Finally, the fact that the thief is a monkey (which is teased in the Amazon synopsis, but is a surprise to the child hearing the book for the first time) is really fun and funny to Lorelai. I think she relives the big reveal each time we read it and has a lot of fun with it.
Lia & Luís: Who Has More? by Ana Crespo (Author) & Giovana Medeiros (Illustrator) — Retail Value $6.95
We’re just as enthusiastic about this book as the first. Just as the welcome note tells, there are similar themes of positivity, compassion, and multicultural teachings. I’ll break down what I like about each topic:
Positivity & compassion: the premise of the book is siblings engaging in some friendly competition over who has “more” between their different types of snacks. As they banter, there is no harshness or rudeness, and for my child who is newly a big sister, I’m really grateful for this example. Of course, her little sister is a baby, but hopefully in some small way through this book, she can internalize what healthy debating looks like with your sibling. And in the end, the sibling who is determined to have more shares some of her snacks so that they’re equal. So sweet!
Multicultural teachings: In addition to the regular text of the book, there are word bubbles with dialogue, and sometimes they’re in Portuguese. Each of the phrases (including the names of the Brazilian snacks the children choose) is translated in the back of the book. My initial thought was that having the translations in the front of the book would’ve been helpful, but I’ve since changed my tune; it’s nice to give my child a chance to use context clues before reviewing what each phrase means.
Lastly for this book, it’s a math book! The storyline takes us through the interactions of the twins figuring out who has more in a way that is true to real life. Introducing my three-year-old to math concepts through story feels very age-appropriate.
This month, we were given two discussion question bookmarks—one for each book. For Little Thief! Chota Chor! they implore kids to think about collections (in the book, the young girl has her collection of rocks stolen), how the child would feel if their favorite treasure went missing, and more. For Lia & Luís they’re asked to think about their favorite snack, and a time when they had to solve a problem.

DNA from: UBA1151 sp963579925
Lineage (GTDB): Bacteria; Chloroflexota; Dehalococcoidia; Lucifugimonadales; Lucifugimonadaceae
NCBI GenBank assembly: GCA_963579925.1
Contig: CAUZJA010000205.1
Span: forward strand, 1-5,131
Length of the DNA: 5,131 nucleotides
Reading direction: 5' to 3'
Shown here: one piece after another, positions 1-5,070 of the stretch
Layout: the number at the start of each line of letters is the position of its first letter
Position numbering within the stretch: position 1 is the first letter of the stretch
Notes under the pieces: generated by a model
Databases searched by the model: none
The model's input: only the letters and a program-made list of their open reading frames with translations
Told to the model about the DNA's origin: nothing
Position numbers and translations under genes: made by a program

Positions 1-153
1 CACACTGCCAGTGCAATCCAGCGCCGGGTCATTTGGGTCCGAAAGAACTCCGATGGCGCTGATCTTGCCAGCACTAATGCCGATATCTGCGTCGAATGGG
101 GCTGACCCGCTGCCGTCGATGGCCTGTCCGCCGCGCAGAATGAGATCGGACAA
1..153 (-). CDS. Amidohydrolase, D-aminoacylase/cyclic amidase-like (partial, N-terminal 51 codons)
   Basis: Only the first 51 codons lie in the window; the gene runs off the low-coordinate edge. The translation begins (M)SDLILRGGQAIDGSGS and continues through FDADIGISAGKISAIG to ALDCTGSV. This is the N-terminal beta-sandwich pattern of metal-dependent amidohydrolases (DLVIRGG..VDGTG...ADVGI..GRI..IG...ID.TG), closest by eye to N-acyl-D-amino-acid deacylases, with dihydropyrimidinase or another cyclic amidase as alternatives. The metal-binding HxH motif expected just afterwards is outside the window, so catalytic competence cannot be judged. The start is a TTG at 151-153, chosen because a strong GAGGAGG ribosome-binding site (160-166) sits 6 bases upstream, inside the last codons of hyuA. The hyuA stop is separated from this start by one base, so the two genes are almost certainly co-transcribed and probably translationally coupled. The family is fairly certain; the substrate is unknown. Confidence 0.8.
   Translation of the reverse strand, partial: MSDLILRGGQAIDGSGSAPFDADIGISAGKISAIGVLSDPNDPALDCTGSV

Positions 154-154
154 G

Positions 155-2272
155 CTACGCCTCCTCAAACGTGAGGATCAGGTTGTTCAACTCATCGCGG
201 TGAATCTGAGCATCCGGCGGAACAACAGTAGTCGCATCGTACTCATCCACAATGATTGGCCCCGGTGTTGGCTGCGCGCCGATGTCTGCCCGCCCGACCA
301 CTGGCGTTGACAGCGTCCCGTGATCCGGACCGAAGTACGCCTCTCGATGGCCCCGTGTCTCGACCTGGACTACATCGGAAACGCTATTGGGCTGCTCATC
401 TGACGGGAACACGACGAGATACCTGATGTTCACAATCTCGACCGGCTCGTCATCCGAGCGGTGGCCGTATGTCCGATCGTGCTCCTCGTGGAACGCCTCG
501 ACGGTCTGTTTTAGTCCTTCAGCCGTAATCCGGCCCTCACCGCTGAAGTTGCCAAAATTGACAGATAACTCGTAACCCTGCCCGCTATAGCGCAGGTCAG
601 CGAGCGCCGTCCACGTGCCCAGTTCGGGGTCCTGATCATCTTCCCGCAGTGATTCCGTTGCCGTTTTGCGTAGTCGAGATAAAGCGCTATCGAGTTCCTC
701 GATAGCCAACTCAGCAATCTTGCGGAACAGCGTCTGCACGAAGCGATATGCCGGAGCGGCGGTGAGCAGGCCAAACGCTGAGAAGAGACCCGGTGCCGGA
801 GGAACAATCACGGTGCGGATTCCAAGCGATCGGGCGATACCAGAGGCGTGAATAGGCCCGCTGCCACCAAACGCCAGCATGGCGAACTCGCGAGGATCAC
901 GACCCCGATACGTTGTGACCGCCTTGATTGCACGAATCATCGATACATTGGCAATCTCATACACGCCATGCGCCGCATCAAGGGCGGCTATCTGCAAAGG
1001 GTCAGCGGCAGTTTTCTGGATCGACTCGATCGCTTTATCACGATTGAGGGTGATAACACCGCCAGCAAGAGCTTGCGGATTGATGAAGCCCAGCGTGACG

Value – Was This Box Worth It?
The Cost: $22.95 per month + $2.95 US shipping. Save with longer subscriptions.
COUPON: Use code SUBADDICTION to save $10 on any subscription!
Value Breakdown: This month we were sent two paperback picture books. They cost $7.95 and $6.95, which only adds up to $14.90. The hardback versions of these books cost $17.95 and $15.99 ($33.94 total), which would’ve exceeded the cost of the box, but I must say I’m learning that I prefer the experience of reading paperback books to my kid because the corners aren’t as jabby. Considering the contents of the books are the same in paperback form as they would be in hardback, I am content using my imagination and telling myself that the value is higher than it is. Quite honestly, I would pay more for the paperback versions than their retail value. I do think the activity and discussion questions add value, as well.
September’s Little Feminist age 2-4 was a great success for my family, which was a welcome change from last month. Both books are exactly the types of children’s books we want on our shelves: they are diverse and inclusive, they expose us to other languages, they show examples of compassion in their storylines, and they’re just plain cute. That’s a list of wins for us!
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Other Things You Should Know
Can I still get this box if I sign up today? No. Little Feminist is currently shipping October boxes.
What did you think of the September Little Feminist Book Club pick for the 2-4 age group?? Click below to write a review!